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Click to enlargeThe following guidelines are taken from Guide Book to Gunung Leuser National Park. Our text is slightly simplified. It can be downloaded for free from

Gunung Leuser National Park is the habitat of one of the rarest great ape species on Earth. The population of Sumatran orangutans at Bukit Lawang consists of both wild and semi-wild (rehabilitated and released) orangutans, which are not 'tame'. Instead they have been 'habituated', which means that they no longer associate the presence of humans as an immediate threat and are therefore relatively relaxed in the proximity of people. However, they are free-ranging animals that have been given a 'second chance' at life in the wild, having been rescued from the illegal wildlife trade and reintroduced into the forest.

Inappropriate conduct by forest guides and visitors may have a negative effect on orangutan behavior. This in turn may place them at an increased risk of becoming stressed and/or of becoming ill and dying. By following these simple guidelines forest guides and visitors will be able to observe the Sumatran orangutans at Bukit Lawang as well as other sites such as Tangkahan, Ketambe, and Kuala Baru in a way which is both safe for themselves as well as the orangutans.

Group Responsibilities

As an individual in a group it is important to act responsibly, not only for yourself but for the group as a whole.

  1. A maximum group size of seven visitors whilst in the forest.
    Visitor group size can affect the behavior of the animals and (as a result), the visitors’ experience. Where groups of visitors are too high in number, the animals become stressed and nervous and move away from visitor groups.
  2. A minimum distance of 7 - 10 meters between the visitor group and the orangutans.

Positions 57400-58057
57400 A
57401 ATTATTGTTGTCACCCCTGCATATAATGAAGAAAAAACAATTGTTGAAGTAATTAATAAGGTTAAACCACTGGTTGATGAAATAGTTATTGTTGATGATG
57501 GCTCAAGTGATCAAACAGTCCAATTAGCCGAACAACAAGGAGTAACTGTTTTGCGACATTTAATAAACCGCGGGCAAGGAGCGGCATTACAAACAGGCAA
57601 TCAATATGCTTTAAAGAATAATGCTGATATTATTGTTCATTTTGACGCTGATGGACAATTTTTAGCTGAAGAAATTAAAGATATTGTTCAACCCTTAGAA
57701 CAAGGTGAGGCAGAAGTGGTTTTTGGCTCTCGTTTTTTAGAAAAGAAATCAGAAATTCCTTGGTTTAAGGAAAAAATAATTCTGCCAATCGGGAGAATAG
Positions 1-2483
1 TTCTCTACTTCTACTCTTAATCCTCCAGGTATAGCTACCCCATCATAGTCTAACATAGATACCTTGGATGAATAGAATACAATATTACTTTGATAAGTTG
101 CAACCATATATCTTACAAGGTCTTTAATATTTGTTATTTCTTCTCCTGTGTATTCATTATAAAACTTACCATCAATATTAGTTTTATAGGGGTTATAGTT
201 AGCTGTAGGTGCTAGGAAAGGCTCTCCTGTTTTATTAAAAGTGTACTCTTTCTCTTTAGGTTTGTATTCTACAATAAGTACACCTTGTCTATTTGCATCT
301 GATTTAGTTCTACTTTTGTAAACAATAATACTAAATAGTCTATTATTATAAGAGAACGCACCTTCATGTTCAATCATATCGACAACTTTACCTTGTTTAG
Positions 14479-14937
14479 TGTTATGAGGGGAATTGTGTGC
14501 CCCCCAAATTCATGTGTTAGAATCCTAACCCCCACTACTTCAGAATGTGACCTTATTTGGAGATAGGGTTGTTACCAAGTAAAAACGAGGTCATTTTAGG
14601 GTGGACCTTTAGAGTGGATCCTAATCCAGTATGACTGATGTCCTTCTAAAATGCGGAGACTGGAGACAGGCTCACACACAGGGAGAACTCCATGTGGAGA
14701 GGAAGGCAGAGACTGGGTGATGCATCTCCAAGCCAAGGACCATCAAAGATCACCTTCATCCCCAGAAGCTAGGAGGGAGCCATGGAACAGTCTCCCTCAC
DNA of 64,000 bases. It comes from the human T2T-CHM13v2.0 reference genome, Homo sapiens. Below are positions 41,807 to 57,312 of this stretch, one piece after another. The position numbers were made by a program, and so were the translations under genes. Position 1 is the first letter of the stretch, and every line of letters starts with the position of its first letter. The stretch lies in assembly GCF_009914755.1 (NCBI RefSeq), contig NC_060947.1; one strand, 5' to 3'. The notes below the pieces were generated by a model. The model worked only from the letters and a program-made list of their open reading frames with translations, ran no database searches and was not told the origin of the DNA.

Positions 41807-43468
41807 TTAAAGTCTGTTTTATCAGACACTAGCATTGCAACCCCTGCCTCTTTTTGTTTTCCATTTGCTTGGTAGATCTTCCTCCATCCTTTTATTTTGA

The potential for disease transfer, both from humans to orangutans and vice versa, is very high due to the close genetic relationship we share with apes. Pneumonia, influenza, tuberculosis, hepatitis A, B, C, and E, cholera and even the common cold can all be passed between great apes and humans. It also protects you from the possible threat of attack from the orangutans: If an orangutan does move towards the visitor group, you must move back (maintaining the minimum distance at all times).
  3. Maximum one hour in the presence of orangutans.
    When this period is over, the group is to leave the area where the orangutan is. Timing is at the guides’ discretion and the viewing period can NOT be extended. Remember that we are guests in the Gunung Leuser National Park, which is the orangutans’ home and what is best for the orangutans is to freely roam and forage naturally in the forest.

The Sumatran orangutan shares over 96.5% of its genetic DNA with us. They are like us in many ways. Orangutans are thinking, feeling beings and should be treated with due care and respect. Therefore, observe these ‘orangutan etiquette’ guidelines:

  1. Do not touch the orangutans under any circumstances.
    Diseases, infections and even parasites can easily pass between orangutans and humans.
    Orangutans are approximately four times stronger than a human and are therefore capable of inflicting serious or fatal injuries if they feel threatened.
  2. Avoid direct eye contact with the animals.